You Must Experience It To Understand It

DSMA July Blog Carnival

The Diabetes Online Community, or DOC, is a pretty amazing thing.  We each might be looking for something different from the DOC and we each have unique experiences.  With that in mind, we’re looking back at the chat from June 13th called Winging It and would love to hear thoughts on the following sentence . . . .

The diabetes community has taught me how to _______ and _______.


I must say that was an amazing DSMA chat.

I went to bed smiling – feeling like all was well with the world.

That night when the same question was asked I answered the following:

“The DOC has taught me to NOT berate myself for not always being the perfect pancreas for my kids and to celebrate success”

BUT – there is so much more that I didn’t share because well – I was busy trying to keep up with all the ideas and thoughts other DOCers were sharing.

Some of the other tidbits of truth the DOC has taught me are:

  • Unicorns are not just for little girls
  • Diabetes is hard (I knew that but it’s nice to be validated)
  • Complications are not inevitable
  • That PWD and parents of CWD active in the DOC are funny, smart, supportive, tad bit crazy and a whole lot of fun
  • I am not alone
  • There is always new technology, studies, trials, and tools that I can learn about
  • How to convert mg to mmol and visa versa (math hurts my head)
  • That a No Hitter is not just in baseball
  • It’s ok to have a bad day
  • #howtouseahashtag
  • There are more families than I thought with multiple kids with diabetes (hate the cost of joining the club but the members are fabulous)
  • Everything will be alright
The question that followed the above question during that awesome DSMA chat was this:

What does the diabetes community mean to you?

 I answered with this: The DOC means sanity, friendship, support, love, knowledge, power and courage.
To fully grasp this you must get involved. It is not something that can be explained or demonstrated. It must be experienced. The DOC is not about self-promotion or simply sharing articles or blog posts. To truly experience what the DOC is one has to get connected, have conversations (which are visible to – well everyone {unless done in Direct messaging}), attend the DSMA chats, read and respond to posts shared by others and share thoughts not just check-ins. There is certainly value in being a spectator – one can learn a great deal from watching a game but to fully experience it you have to suit up. 
Awesome Image above was created by the DOC’s very own Mike Durbin (@mydiabeticheart) – he created in last year for Diabetes Art Day. You can read more about his art here.  Mike’s art speaks to me because the majority of the DOCers that I interact with daily (sometimes hourly #Ihavenolife) are not in my town, not my state – many not even my country yet we are connected regardless of distance, type of diabetes, age, gender, race, or religion. We are united by a cause.
“This post is my July entry in the DSMA Blog Carnival.  If you’d like to participate too, you can get all of the information at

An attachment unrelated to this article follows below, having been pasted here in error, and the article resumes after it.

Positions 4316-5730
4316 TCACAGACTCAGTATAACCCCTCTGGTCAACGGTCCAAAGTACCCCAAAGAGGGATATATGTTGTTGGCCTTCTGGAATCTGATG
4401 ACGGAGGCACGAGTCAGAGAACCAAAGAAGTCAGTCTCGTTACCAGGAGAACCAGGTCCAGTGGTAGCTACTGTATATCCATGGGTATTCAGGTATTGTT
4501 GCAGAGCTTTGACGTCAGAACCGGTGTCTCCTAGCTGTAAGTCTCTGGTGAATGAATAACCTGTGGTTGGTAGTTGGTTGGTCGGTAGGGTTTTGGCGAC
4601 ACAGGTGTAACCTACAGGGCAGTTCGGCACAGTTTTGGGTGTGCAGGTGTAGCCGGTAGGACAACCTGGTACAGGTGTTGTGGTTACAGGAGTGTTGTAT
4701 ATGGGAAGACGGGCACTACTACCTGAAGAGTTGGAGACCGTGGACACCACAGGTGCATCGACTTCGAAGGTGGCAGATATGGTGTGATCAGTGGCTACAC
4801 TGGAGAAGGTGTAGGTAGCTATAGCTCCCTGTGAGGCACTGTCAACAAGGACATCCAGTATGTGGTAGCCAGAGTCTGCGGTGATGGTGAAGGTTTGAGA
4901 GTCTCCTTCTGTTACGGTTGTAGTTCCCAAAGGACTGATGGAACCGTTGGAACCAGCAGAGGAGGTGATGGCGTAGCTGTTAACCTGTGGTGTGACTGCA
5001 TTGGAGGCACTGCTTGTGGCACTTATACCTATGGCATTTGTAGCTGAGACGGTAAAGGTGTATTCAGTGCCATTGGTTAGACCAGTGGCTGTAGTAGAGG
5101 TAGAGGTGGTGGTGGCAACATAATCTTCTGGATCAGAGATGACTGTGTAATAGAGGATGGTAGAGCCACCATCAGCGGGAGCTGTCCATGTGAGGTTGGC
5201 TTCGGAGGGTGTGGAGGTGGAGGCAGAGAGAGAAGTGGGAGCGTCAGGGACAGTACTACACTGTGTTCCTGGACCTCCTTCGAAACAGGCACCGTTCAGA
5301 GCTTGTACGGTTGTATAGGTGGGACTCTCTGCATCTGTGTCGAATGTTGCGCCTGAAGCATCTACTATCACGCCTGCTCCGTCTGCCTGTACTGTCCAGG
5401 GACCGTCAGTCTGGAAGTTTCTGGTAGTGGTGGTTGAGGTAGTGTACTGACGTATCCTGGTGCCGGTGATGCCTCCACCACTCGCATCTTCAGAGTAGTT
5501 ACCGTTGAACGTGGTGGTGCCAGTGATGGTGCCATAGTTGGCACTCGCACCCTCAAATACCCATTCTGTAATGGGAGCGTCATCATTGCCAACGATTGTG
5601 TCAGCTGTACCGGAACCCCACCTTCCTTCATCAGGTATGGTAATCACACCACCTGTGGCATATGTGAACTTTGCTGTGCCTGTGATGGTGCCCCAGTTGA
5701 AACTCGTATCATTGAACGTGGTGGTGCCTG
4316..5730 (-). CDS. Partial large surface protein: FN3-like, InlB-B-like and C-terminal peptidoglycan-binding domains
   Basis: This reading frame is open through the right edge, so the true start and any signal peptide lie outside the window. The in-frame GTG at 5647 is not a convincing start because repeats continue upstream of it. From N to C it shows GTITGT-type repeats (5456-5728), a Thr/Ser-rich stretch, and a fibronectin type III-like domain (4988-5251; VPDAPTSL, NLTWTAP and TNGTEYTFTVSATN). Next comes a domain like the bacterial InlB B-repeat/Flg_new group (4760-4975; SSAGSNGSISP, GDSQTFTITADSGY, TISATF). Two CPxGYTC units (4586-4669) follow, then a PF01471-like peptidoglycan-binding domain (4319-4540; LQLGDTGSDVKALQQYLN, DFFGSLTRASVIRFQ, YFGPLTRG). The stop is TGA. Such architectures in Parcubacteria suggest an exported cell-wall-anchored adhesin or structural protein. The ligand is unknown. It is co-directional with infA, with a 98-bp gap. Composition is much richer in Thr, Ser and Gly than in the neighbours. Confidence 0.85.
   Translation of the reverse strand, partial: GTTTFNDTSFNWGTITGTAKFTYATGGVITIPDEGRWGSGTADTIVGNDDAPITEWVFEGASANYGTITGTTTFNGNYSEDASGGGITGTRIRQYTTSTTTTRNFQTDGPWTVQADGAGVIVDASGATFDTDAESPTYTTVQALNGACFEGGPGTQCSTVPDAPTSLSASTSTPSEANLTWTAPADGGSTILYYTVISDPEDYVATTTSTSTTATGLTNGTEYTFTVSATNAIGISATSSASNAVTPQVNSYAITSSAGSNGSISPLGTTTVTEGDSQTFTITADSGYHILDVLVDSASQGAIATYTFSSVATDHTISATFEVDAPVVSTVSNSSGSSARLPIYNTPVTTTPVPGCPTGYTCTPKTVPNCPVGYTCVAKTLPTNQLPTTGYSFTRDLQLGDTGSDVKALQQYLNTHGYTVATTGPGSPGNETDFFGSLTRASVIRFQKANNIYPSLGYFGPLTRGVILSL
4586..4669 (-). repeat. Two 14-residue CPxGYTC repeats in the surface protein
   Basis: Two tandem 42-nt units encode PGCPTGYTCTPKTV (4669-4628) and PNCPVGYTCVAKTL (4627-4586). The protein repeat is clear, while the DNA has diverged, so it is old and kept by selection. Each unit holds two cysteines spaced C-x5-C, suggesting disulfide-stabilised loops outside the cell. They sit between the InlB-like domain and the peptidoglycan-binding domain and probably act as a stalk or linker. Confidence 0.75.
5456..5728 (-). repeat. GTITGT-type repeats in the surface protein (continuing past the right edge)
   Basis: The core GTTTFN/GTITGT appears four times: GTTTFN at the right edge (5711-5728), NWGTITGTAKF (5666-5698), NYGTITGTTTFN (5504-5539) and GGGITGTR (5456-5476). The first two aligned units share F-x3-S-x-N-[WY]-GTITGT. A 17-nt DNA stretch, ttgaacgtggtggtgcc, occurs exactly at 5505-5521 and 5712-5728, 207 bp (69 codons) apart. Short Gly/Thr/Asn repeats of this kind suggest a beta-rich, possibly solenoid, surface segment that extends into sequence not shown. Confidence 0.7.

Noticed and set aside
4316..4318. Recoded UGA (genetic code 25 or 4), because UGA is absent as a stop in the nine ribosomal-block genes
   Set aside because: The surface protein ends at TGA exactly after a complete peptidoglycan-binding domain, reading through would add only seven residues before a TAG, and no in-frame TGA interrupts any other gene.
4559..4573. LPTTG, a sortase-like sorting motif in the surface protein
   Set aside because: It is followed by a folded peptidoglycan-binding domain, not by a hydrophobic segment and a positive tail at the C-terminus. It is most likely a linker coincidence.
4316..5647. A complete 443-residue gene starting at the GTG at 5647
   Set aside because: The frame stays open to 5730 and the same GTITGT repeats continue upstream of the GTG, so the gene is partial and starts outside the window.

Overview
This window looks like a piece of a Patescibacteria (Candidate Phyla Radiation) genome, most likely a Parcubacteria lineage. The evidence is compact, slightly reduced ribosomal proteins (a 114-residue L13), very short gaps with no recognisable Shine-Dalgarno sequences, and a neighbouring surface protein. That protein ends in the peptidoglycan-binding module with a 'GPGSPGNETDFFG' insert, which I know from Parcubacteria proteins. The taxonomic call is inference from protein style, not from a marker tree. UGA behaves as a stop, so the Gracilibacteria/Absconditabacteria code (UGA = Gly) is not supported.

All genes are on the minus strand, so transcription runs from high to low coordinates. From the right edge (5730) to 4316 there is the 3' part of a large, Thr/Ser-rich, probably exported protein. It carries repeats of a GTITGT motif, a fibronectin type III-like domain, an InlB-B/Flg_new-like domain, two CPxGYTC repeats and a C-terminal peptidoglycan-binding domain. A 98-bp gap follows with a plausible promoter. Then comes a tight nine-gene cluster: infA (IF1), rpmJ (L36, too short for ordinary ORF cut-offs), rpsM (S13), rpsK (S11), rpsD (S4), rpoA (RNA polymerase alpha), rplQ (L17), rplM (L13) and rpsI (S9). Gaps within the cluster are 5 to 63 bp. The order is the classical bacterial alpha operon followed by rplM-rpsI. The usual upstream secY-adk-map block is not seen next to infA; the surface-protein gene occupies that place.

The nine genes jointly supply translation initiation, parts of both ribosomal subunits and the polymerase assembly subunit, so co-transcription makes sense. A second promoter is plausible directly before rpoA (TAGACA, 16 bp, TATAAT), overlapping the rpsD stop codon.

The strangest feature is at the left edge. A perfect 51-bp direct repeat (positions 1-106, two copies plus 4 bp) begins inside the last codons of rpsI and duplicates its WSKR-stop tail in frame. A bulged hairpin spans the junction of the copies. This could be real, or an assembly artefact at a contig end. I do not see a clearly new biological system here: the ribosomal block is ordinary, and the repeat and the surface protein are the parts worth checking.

15 thoughts on “You Must Experience It To Understand It

    1. Thanks Tim. I checked yours yesterday – no ffl post yet. I know you are crazy busy with reviewing books and other writing. The pics you shared that Jeff posted on FB were great!


    1. My last post on was about my new blog on my our url. Not sure if there is a way to automatically have people redirected. glad you found my new one.


  1. I love this post!!! The whole post is awesome, but I found myself nodding along when you wrote about needing to be involved in the DOC to really understand. I always struggle to explain the DOC and it really is impossible. Thanks for letting me know I’m not the only one who feels this way!


  2. I went to Texas A&M and the very first t-shirt I bought there said “From the inside looking out, you can’t explain it. And from the outside looking in, you can’t understand it.” That’s how I feel about the DOC, too. I try to explain it to someone and I feel like a big ol’ goober for saying “My online friends” but it’s true. You guys ARE my friends. And I’m thankful for that. 🙂 (Can’t wait to see you in a couple of weeks, btw!!)


    1. I love your inside outside quote. Great stuff. I like a number of my online (never have met) friends more than some of my so called friends here. The locals that might read this are not so called friends. Looking forward to our quick meet up. The movers will be at my house but Chad will be here so I can sneak away. What time are you thinking?


  3. I think “complications” (hate that word) are really going away for anyone who works on their diabetes. In a month I’ll have had type 1 for 40 years and I’m doing just fine. For the first 15 years the fear of complications was like a dark cloud that overshadowed me all the time.


    1. Hi Bernard – Thanks for visiting my blog. Ive been on the road moving from TX to CA with multiple stops in between so my internet access and time available for internet has been limited (seems 3 kids, 2 dogs and 2 cats take up more time on the road).
      I agree that complications (hate that word too) can be avoided for most pwd that pay attention and don’t ignore the monster that is diabetes. Congrats on 40 years of doing it right – here’s to another 40! Thanks again for the comment (comments that aren’t spam are like little rays of sunshine!). Best wishes always!


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